Philanthro-Tank Competition Awards Winners

The Mines Philanthropy Council, a student organization sponsored and supported by the Mines Fund, began in the fall of 2015. Logan Schuelke, the council president, explained that Mines Philanthropy serves two purposes.

“We started the Mines Philanthropy Council this year to make philanthropy on campus more visible to the student body, and to get students directly involved in giving back on campus,” Schulke stated. In the last fiscal year alone, Mines received $40.6 million in philanthropic contributions. These funds go to improving the campus and offsetting the cost of attendance.

“We have had incredible Mines donors provide funds targeted for us to get students directly involved in the process of improving our campus,” Schuelke said.

One way that the council is involving students in this process is through an event called Philanthro-Tank, modeled after the popular TV show Shark Tank. Philanthro-Tank is a competition-style funding process where individuals, groups, clubs, and organizations present their ideas to improve campus. The funds for Philanthro-Tank were provided by Mines donors, Jerry (‘73, ‘75) and Karen Zink and Howard (’76,’77) and Cherine Janzen.

Jerry Zink stated, “Mines has played a big part in my life. It’s a small school with dedicated students, and a donation here will last for generations.” Jerry and Karen Zink attended the event and spoke with many of the different groups that won funding.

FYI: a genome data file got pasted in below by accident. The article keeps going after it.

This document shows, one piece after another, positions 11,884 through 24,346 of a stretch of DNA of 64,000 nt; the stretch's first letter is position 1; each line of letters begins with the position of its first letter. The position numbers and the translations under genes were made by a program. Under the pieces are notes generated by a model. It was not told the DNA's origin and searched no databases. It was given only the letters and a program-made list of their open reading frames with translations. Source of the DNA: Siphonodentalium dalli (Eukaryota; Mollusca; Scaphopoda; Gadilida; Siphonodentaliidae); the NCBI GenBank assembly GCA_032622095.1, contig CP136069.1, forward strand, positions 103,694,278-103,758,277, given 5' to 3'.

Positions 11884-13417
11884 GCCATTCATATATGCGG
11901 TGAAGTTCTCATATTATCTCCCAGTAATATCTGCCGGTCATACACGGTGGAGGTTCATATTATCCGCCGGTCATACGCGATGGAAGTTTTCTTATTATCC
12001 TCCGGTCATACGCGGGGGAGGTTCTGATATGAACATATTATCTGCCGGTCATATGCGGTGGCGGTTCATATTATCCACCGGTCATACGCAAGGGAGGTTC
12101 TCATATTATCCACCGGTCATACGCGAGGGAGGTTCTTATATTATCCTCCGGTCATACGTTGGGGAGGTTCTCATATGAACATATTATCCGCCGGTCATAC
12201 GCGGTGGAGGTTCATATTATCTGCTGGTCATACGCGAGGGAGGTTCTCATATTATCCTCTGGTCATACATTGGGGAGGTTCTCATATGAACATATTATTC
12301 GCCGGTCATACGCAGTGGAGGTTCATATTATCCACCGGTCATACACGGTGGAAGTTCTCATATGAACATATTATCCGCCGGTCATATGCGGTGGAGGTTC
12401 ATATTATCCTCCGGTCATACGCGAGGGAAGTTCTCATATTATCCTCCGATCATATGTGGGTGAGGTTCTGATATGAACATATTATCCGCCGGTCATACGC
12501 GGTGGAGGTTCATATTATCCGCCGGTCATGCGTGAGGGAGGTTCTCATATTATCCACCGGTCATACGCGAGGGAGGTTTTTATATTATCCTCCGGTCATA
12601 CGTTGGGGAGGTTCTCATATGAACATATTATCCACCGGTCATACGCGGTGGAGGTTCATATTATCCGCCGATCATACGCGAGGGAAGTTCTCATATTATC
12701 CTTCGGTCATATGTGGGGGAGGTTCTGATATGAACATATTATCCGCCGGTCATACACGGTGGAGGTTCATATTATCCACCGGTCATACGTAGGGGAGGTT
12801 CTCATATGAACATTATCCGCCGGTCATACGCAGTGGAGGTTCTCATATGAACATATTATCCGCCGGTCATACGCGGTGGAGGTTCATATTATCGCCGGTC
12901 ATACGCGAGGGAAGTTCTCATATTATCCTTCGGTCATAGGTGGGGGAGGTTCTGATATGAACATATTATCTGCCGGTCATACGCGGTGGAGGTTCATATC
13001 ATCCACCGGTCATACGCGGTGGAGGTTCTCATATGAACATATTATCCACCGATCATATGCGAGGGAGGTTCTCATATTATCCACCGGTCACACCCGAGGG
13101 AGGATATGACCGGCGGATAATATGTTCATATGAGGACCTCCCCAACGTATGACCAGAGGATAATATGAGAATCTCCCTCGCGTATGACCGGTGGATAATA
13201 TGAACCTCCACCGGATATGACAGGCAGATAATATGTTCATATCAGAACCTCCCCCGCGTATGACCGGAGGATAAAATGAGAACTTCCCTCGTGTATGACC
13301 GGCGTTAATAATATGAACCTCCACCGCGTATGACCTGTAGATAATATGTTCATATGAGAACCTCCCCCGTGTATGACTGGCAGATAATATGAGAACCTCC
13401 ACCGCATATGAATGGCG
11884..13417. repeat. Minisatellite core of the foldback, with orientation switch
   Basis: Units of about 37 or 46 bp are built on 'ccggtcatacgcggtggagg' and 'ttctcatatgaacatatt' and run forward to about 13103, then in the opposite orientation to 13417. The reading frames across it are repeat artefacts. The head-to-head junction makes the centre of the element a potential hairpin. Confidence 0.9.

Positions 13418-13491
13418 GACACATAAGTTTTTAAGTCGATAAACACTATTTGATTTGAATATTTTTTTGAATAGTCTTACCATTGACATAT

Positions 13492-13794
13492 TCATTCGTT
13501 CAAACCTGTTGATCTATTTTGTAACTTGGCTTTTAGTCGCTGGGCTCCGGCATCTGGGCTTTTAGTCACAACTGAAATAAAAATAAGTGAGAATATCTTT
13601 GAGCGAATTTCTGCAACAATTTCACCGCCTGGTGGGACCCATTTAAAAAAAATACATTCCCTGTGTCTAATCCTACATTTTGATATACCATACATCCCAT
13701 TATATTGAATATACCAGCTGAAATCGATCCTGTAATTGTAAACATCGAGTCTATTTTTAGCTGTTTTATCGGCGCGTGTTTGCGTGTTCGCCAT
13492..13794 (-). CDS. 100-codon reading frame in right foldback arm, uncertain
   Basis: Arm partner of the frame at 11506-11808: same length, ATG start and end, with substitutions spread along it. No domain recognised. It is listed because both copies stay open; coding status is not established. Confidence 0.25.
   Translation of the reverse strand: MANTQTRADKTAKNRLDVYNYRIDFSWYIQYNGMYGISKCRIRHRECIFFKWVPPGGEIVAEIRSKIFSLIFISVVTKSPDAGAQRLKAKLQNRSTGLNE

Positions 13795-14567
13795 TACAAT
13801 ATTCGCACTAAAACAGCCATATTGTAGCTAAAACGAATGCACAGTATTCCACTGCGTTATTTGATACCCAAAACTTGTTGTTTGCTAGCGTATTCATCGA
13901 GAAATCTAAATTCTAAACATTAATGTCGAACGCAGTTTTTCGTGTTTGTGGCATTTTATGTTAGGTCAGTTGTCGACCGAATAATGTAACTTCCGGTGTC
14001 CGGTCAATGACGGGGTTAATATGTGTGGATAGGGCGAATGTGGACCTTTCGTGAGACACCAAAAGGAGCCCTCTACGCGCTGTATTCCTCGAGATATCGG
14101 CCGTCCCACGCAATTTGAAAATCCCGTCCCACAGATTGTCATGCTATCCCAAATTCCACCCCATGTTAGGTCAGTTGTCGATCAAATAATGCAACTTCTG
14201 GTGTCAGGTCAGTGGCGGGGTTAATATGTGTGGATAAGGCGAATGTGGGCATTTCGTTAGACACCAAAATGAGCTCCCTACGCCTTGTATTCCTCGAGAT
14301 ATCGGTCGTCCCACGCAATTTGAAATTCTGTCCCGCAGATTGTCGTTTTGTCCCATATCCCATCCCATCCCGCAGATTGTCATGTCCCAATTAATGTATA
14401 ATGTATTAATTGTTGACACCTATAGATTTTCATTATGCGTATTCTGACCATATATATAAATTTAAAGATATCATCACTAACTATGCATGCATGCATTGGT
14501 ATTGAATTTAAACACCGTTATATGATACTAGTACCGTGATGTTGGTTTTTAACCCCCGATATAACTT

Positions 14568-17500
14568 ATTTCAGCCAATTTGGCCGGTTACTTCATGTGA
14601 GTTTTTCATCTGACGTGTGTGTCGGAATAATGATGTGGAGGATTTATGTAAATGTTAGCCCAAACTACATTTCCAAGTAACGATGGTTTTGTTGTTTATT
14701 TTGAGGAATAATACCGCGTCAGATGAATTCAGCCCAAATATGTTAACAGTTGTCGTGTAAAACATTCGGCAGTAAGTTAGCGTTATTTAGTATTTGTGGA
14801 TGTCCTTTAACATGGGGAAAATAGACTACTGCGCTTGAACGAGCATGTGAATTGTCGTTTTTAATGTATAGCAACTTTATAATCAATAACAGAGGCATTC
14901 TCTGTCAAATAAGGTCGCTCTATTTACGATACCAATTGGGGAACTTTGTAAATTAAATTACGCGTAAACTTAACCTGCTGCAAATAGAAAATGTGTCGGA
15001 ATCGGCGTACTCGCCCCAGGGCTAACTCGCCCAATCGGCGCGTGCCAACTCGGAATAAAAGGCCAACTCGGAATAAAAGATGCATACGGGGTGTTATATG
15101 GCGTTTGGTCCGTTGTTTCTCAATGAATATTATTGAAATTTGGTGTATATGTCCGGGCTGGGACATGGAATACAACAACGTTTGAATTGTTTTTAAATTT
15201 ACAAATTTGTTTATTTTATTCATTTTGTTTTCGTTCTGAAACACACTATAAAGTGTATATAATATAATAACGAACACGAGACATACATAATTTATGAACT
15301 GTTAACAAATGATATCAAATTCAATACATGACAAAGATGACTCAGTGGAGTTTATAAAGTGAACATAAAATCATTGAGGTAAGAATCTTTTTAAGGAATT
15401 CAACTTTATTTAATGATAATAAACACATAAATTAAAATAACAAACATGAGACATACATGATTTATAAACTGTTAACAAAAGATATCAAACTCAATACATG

Similarly, Karen said, “Active Minds at Mines are the future. Young, bright people are who are going to engineer a sustainable future.”

The council hopes to continue Philanthro-Tank in the future, as well as hold other events that promote awareness for and involvement in philanthropic giving.  Besides Philanthro-Tank, this year was also the start of Philanthro-Chat, a series that highlights Mines alumni who have involvement in giving back.

“We hope to hold more of these events to highlight the university’s amazing donors who all have different motivations for why they give back,” Schuelke said.

The Mines Philanthropy Council is taking initiative in developing on-campus philanthropy. Through Philantrho-Tank, they are striving to meet their goals – making philanthropy more visible to the student body and getting students directly involved in giving back on campus.

Twenty-two different groups applied for Philanthro-Tank. Fifteen semifinalists were chosen to present at the event on Nov. 13. The selected groups presented to a panel of ten students, faculty, community members and staff. The panelists were responsible for asking questions to give as much perspective as possible on the proposed plans. From there, the projects were judged by a group of ten students on the Mines Philanthropy Council.

Schuelke explained, “We were looking for anything that would represent an innovative approach to making a difference on campus that had significant scope, sustainability, and campus impact.” Through the opinions of the panelists, as well as audience participation, the council eventually narrowed it down to six finalists.

On Feb. 8, the six winners were presented with their checks. The winning groups were:

  • Mines Little Theater – $2,900
  • Kids Lab – $2,500
  • Mines Rescue Team – $1,500
  • Active Minds at Mines – $1,850
  • Campus Kindness Kits – $500
  • Student Alumni Association – $750

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